EYE: What is the favorite moment and scene from your documentary?
ALLISON: Being brave. I had no idea the profound loneliness of being on the other side of being held in such high regard as a brave person. It’s my most important and revealing part of the movie. It seems to separate you from the person who is calling you brave.
Everyone is being very careful, instead of being a regular person. It’s such an honor and such a conflict. I understand where their hearts are. But when you are out to dinner and you’re in chemo and you have your head shaved and you are wrapped in a compression garment, it’s nice to be considered brave, and it’s really great to talk about the weather.
The Why? Foundation
EYE: Why did you put such a profane word in your title?
ALLISON: Because it was what came out of my mouth, actually a friend’s mouth. She said, “You know I know people who have been killed, I know people who have heart attacks. But more than anything I know people who have cancer. What the F@#- is cancer and why does everybody have it?”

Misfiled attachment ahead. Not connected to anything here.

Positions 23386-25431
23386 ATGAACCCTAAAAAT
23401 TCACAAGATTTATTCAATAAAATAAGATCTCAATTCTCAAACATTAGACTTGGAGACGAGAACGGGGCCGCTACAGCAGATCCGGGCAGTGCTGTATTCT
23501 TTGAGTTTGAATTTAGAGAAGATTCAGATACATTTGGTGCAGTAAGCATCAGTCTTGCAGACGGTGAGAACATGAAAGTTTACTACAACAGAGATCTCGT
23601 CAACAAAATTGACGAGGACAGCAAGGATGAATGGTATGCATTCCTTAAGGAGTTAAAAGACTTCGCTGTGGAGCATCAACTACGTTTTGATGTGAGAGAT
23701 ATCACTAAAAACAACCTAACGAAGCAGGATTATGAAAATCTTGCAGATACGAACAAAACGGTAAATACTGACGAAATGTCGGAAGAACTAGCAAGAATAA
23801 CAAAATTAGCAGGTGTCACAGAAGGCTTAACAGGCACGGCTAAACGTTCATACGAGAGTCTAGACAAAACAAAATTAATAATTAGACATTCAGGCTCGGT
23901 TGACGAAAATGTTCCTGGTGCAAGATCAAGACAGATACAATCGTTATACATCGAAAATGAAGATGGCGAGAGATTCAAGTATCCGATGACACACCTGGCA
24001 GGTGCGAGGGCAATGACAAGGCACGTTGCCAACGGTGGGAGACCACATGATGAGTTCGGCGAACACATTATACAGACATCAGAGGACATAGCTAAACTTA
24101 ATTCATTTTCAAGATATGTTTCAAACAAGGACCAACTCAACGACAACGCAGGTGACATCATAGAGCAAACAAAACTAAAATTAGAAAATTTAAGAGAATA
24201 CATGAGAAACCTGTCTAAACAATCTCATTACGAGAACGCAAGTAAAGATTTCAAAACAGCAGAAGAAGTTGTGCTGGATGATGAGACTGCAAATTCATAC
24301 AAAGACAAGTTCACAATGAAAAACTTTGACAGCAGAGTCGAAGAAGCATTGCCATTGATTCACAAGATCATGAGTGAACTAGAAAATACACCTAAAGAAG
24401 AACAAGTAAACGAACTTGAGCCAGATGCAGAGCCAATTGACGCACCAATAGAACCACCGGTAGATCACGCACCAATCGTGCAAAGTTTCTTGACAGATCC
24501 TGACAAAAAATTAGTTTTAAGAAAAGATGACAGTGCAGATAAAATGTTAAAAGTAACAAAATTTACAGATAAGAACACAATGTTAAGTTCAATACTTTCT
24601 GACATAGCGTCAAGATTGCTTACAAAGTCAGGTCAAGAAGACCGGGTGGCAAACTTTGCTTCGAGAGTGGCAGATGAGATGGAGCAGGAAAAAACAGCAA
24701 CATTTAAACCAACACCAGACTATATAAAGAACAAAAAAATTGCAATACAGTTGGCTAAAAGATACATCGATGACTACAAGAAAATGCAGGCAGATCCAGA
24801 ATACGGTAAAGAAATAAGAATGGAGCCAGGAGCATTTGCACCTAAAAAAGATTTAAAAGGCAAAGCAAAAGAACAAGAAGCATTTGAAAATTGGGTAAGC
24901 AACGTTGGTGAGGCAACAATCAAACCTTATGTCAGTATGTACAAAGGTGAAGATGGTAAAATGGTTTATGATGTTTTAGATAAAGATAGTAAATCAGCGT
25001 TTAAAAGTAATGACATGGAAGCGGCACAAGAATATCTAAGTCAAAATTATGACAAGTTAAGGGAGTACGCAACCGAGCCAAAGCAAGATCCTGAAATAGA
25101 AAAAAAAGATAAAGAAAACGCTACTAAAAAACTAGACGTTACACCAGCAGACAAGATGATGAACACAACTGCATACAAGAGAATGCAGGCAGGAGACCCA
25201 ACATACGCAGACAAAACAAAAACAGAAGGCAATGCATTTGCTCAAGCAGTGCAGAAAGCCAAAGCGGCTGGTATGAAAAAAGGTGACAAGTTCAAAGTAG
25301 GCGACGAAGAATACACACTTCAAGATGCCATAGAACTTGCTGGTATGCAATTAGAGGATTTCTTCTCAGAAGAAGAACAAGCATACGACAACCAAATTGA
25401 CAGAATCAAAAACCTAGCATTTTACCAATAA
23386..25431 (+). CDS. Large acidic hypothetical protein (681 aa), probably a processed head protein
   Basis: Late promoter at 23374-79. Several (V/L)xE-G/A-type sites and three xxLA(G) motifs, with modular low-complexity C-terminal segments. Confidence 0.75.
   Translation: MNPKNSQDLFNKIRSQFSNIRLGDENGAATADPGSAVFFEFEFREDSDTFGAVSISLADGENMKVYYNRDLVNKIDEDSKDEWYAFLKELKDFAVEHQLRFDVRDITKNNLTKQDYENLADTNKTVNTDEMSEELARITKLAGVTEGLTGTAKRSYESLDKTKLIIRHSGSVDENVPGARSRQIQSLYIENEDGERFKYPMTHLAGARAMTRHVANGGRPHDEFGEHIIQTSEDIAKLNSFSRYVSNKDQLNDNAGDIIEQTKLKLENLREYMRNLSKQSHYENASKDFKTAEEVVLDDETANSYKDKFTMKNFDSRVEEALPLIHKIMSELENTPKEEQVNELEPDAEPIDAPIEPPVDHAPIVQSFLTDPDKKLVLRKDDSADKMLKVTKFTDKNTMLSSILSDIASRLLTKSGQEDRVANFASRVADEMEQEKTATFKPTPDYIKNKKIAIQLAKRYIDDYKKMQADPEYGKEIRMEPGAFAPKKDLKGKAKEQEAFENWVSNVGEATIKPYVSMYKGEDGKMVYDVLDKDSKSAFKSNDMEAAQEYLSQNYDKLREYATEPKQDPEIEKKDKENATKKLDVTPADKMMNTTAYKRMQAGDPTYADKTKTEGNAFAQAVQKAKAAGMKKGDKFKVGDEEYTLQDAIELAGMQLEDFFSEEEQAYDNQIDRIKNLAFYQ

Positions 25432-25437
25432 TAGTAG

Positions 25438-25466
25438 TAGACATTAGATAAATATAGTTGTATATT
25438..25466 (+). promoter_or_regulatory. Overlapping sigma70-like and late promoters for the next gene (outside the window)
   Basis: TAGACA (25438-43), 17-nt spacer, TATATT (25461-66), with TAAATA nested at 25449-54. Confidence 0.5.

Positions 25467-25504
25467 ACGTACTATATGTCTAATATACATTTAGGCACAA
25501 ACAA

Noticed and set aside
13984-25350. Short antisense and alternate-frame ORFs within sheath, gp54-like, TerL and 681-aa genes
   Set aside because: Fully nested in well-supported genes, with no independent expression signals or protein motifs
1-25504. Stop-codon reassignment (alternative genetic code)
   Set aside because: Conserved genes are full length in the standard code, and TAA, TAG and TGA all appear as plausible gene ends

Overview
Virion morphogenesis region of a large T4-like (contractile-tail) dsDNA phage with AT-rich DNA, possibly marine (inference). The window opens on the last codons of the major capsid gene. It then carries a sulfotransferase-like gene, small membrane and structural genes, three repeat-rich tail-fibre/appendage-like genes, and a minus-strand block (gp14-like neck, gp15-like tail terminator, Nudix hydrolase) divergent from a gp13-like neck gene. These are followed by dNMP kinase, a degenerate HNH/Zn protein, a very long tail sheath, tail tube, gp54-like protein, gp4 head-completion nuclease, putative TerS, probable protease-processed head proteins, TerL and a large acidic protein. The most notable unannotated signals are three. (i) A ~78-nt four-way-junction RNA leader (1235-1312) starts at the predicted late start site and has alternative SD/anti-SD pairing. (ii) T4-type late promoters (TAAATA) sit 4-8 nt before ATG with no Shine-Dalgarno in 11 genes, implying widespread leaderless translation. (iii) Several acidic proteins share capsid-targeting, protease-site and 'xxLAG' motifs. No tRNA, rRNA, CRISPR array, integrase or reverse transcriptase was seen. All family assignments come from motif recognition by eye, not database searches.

That’s when I said, “That’s it, that’s my title.” It’s so honest. I didn’t do it to be provocative. I did it because it is what everybody is thinking and what everybody is saying. That’s the question. Even with the most polite people, when there is a tumor involved, the f-bomb comes out.
EYE: On your site, you and designer Piper Gore have come up with a new Look Book of functional fashion options addressing post-surgery and chemo realities. It includes a top called the Fight T. What does fashion have to do with fighting cancer?
ALLISON: There are all sorts of wigs, clothes, hats and things that are out there for people with cancer. Suddenly you are going to have a different style because you have cancer?